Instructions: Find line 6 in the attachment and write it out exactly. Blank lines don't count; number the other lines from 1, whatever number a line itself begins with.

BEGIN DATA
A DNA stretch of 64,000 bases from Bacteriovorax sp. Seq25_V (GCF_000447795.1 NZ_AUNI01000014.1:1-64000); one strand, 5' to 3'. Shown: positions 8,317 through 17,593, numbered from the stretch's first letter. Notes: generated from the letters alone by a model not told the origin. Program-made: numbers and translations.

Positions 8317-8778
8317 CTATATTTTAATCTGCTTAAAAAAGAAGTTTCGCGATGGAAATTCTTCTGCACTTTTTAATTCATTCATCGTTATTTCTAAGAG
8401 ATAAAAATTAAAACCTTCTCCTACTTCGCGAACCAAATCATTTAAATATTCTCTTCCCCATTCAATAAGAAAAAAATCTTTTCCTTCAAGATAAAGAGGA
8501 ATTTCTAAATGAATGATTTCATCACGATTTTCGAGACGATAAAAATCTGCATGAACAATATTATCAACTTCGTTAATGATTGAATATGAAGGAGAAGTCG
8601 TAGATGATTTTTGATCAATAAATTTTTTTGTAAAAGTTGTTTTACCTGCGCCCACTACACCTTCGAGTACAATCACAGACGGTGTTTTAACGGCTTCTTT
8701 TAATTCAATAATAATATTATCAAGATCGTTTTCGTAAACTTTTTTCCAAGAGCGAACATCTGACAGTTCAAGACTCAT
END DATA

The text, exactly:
8601 TAGATGATTTTTGATCAATAAATTTTTTTGTAAAAGTTGTTTTACCTGCGCCCACTACACCTTCGAGTACAATCACAGACGGTGTTTTAACGGCTTCTTT